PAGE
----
Osteopathy and Chiropractic by Cydria M. Schaefer, DVM, CVA
Whether you have a Frisbee loving agility dog or senior animal friend, decreased movement can occur for diverse reasons: inflammation from soft tissue injury (e.g., from infection, trauma, stress, overuse/fatigue; constant micro strains or sprains); an injection reaction; edema; a scar; instability from an under or over mobile joint; lack of exercise; muscle atrophy; an arthritic bone spur; or referred pain, for example, from chronic abdominal conditions (kidney, liver, pancreatic or heart disease). De-compensations occur when the efforts to protect the body in one area start to fatigue resulting in pain in the areas of compensation. Think for example of dogs with hip dysplasia as they struggle to rise from sitting or climb stairs with no thrust from behind. They compensate by shifting their weight forward off their painful hips and are practically standing on their two front paws; chronically pulling themselves up with their forelegs, they become painful in the chest, shoulders, and forelegs. The reverse happens when dogs with elbow arthritis hesitate to go down stairs or get hunched backs as they try to shift their weight to their hind legs. How can we help our animal friends feel more ease in their bodies?
In addition to acupuncture, herbs, and anti-inflammatory medications, manual therapies may be beneficial. Below is a very brief comparison of chiropractic and osteopathy, and there are times when either one or both could be beneficial. The definitions and example are over-simplifications, given purely for illustration in a few sentences, and the two-dimensional example is only a suggestion of multi-dimensional anatomical movement. Also, I am omitting network chiropractic.
Both chiropractic and osteopathy start with an assessment, but then their approaches diverge considerably. Chiropractic focuses on a motor unit (two adjacent vertebrae and all the adjacent soft tissue) and addresses subluxation complexes: areas of misalignment of one or more articulations on the spine or its immediate weight bearing surfaces, which cause change in nerve function. For a fictitious example, imagine a bone in neutral alignment rests in a horizontal position relative to its neighboring bones that makes up a joint (Figure 1). Now let’s pretend the bone has a subluxation where it is fixed obliquely up on the right side and cannot move down on that side; we would say there is a restrictive barrier or an area of decreased range of motion on the right side. A chiropractor would make an “adjustment” to restore the normal joint range of motion (Figure 2). An adjustment is a short lever, specific, high velocity, low amplitude and controlled thrust by hand or instrument, which is directed on a specific joint. The thrust, which must follow the angle and plane of the joint, would be directed in the direction of the restriction, in this example, down on the right side. The thrust of an adjustment is quick and does not facilitate conscious learning how to release restricting patterns or learn options, although it does potentiate (activate and enhance) many neurons for joint health. Typically, dogs or cats stand while receiving an adjustment.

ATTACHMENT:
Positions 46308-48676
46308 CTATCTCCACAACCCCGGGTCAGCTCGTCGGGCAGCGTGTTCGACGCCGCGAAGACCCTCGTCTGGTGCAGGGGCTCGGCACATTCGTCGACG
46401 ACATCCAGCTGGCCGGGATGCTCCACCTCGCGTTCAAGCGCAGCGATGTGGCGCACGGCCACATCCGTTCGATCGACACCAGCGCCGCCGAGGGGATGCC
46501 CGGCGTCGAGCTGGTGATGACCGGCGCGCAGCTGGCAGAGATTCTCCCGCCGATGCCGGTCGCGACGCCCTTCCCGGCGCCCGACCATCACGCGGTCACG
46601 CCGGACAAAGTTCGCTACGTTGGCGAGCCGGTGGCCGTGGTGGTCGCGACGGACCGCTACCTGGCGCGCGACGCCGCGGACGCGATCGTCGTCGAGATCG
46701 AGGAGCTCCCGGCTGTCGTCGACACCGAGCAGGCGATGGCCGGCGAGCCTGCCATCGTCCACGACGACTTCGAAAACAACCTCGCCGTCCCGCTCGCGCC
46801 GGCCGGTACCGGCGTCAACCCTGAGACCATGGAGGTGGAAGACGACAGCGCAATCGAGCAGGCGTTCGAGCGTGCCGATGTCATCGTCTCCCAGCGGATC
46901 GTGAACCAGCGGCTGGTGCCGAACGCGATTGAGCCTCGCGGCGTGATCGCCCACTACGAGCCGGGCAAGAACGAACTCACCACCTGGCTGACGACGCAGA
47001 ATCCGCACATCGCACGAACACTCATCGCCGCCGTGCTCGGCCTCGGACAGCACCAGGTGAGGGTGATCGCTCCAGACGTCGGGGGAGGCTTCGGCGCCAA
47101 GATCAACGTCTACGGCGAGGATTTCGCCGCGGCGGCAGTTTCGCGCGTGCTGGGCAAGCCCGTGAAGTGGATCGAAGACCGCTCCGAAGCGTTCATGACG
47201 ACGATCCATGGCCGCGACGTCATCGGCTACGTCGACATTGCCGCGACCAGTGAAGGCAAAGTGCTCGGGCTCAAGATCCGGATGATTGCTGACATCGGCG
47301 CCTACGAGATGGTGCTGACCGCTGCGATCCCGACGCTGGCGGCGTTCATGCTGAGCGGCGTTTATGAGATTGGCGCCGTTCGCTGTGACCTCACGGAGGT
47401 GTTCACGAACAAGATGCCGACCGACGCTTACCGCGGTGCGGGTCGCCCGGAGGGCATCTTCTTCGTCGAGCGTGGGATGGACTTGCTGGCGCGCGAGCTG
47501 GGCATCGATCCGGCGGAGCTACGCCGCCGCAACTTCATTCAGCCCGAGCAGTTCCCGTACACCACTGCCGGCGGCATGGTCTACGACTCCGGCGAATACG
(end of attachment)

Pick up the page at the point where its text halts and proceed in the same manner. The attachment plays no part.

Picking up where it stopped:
Developed in the USA at the end of the nineteenth century by Andrew Still, M.D., osteopathy is a manual therapy that focuses on seeing the body as a holistic, unique, and functional unit consisting of diverse components: cardiovascular, craniosacral, endocrine, gastrointestinal, respiratory, neurological, musculoskeletal, and mental/emotional. Osteopathy addresses somatic dysfunctions, using a low velocity indirect functionally integrated technique. In the example above, after the assessment, the osteopath would manually connect with the soft tissues and bone with an inquiry: “In which direction does this bone /tissue move with the greatest ease?” S/he would guide the bone away from the restrictive barrier, towards ease, in this example, up on the right side. The practitioner then uses the new dynamic balancing point between the passive and active range of motion of the joint to facilitate the unwinding of tissues and bones as they follow their innate intelligence to restore homeostasis (Figure 3). In this sense, osteopathy is akin to strain-counterstrain and is more of a following process than a directing one. This method can be used wherever there is a restriction in tissue, not just in a subluxation complex. A session often is ¾ to an hour in length. Typically dogs (or cats) will be lying on their side, sometimes sitting, and participate with focused inner awareness, learning how to release habitual holding patterns and learning new options for moving, thus fostering neuroplasticity. Many animals leave an osteopathic session very relaxed, yet also happy, sometimes even exuberant.
A few caveats: If an animal walks in lame, s/he may walk out lame; the body may need time to heal and adjust to new somatic patterns. An adjustment or manipulation at a specific joint would be unwise when there is arthritis, cancer, infection, acute inflammation, or a ruptured disc at that joint. However your animal friend still could benefit from a whole body osteopathic session at those times. And while animals with arthritis in any of their joints will benefit from medication, they also may experience more overall ease for decompensating areas of their bodies after an osteopathic session and the healing power of touch.
Though certified in chiropractic, I prefer to practice osteopathy, infusing the latter with my training as a Mind Body Studies Practitioner (a somatic form of education in the Feldenkrais heritage).